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I Hear You and Rejoice

Mikel Murfi is amazing playing a gallery of Irish villagers in his finely written solo play about the funeral of a cranky woman married to a mute cobbler.

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Mikel Murfi in a scene from “I Hear You and Rejoice” (Photo credit: Pat Redmond)

[avatar user=”Darryl Reilly” size=”96″ align=”left” ] Darryl Reilly, Critic[/avatar] Portraying a gallery of Irish townspeople in his self-written solo play I Hear You and Rejoice, actor Mikel Murfi is amazing. Dressed in black trousers with suspenders, a white shirt, black tie and displaying his bare feet, Mr. Murfi employs his vocal and physical prowess to conjure up an entire community on the stage that is bare except for a vintage wooden and leather chair. It’s an exquisite theatrical experience of the purest form.

In a County Sligo town a priest informs us that we’re at the funeral of Kitsy Rainey in 1985. She was a cantankerous woman whose age is unknown as she burned her birth certificate and her life before she took up residence there 33 years ago is a mystery. Among those at the crowded ceremony is her husband of seven years, the mute cobbler Pat Farnon whose hearing and sight is failing.

Exhibiting the dazzling wizardry of someone who trained at the École Jacques Lecoq in Paris, Murfi is breathtaking as he clowns, mimes and barrels all over the space while distinctively rendering each character. His synthetic gray hair, malleable facial features, striking eyes that are in constant motion and affable presence enable him to swiftly shift from one denizen to another and he also channels several simultaneously. He plays Kitsy, Pat, a busybody who runs the newspaper store, a family friend, priests, and an assortment of colorful locals.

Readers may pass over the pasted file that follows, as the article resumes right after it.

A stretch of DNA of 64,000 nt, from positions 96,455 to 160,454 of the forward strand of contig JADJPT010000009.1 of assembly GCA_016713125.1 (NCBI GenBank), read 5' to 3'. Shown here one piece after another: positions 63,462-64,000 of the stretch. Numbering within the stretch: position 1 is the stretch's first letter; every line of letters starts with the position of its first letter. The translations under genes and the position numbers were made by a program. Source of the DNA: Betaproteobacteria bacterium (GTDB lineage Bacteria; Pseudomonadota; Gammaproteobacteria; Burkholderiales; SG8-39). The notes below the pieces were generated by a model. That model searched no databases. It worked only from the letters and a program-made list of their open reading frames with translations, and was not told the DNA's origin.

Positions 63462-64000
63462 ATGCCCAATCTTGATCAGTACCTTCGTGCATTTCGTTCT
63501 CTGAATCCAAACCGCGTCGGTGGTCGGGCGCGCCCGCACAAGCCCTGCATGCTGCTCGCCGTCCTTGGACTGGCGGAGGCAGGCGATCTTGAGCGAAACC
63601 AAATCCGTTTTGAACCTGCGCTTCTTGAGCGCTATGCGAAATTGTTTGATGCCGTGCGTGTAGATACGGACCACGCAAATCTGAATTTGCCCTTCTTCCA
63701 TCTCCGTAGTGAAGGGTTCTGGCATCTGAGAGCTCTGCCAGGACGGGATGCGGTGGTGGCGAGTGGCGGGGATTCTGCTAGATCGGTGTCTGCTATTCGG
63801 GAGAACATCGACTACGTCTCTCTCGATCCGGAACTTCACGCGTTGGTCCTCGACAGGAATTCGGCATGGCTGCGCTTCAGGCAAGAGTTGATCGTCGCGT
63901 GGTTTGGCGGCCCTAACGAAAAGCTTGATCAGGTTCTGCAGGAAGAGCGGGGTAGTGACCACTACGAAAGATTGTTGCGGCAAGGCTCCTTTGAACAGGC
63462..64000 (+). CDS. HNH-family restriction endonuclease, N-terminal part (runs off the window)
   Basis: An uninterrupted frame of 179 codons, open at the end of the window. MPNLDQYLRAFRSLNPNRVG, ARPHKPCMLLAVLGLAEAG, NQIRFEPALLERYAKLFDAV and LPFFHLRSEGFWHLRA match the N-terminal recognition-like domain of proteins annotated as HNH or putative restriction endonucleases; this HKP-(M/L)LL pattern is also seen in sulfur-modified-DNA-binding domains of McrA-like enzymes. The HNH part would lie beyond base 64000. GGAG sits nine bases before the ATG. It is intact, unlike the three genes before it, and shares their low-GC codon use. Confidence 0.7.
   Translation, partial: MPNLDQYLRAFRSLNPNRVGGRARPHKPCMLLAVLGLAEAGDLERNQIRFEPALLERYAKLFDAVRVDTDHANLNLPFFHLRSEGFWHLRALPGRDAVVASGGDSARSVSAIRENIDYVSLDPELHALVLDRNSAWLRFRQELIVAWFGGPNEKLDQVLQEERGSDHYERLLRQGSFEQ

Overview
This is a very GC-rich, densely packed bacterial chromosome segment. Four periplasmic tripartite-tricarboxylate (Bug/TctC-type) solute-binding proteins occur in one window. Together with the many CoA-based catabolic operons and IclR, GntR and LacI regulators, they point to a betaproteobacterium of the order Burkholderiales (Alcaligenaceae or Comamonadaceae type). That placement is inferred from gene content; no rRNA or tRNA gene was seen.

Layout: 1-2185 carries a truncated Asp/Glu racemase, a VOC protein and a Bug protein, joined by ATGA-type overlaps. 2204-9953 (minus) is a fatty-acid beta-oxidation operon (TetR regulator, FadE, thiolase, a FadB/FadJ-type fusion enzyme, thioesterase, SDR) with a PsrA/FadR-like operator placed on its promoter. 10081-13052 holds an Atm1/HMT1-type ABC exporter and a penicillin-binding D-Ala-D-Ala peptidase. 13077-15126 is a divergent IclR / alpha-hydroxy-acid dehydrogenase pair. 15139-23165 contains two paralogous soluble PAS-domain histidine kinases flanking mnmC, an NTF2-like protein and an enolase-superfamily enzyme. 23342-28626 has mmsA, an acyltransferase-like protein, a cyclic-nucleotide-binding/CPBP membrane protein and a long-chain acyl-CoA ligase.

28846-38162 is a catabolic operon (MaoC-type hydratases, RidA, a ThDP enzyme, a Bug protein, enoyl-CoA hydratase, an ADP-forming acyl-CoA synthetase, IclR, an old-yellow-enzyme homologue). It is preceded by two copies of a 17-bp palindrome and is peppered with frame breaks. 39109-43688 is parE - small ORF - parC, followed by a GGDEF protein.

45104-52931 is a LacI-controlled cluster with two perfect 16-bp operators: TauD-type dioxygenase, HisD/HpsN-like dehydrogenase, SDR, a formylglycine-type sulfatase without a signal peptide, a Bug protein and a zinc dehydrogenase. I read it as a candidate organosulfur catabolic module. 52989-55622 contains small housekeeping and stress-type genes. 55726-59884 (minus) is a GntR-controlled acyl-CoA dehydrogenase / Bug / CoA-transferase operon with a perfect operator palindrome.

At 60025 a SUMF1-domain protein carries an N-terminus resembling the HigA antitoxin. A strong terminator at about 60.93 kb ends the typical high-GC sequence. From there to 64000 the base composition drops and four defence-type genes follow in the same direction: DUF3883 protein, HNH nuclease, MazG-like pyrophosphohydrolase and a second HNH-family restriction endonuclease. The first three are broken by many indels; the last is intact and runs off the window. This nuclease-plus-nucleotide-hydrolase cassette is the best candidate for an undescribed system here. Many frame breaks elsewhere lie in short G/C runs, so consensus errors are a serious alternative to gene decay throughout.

Mikel Murfi in a scene from “I Hear You and Rejoice” (Photo credit: Pat Redmond)

Structured as a collage of memories by the different characters and crosscutting between the past and the present, Murfi offers a rich panorama of ordinary lives. By reveling in the mundane details of everyday existence he creates a work that combines humor and pathos with a characteristic Irish dark sensibility.

Murfi’s simple staging craftily serves the material, and in unison with Nick McCall’s artful lighting design, the production has momentum and visual depth.

I Hear You and Rejoice is a sequel to Murfi’s acclaimed solo piece The Man in the Woman’s Shoes. That had its U.S. premiere in 2015 at the Irish Arts Center and both are now playing in repertory at this theater.

I Hear You and Rejoice (performed in repertory through October 21, 2018)

Loco and Reckless Productions

Irish Arts Center, 553 West 51st Street, in Manhattan

For tickets, call 866–811–4111 or visit

Running time: 85 minutes with no intermission

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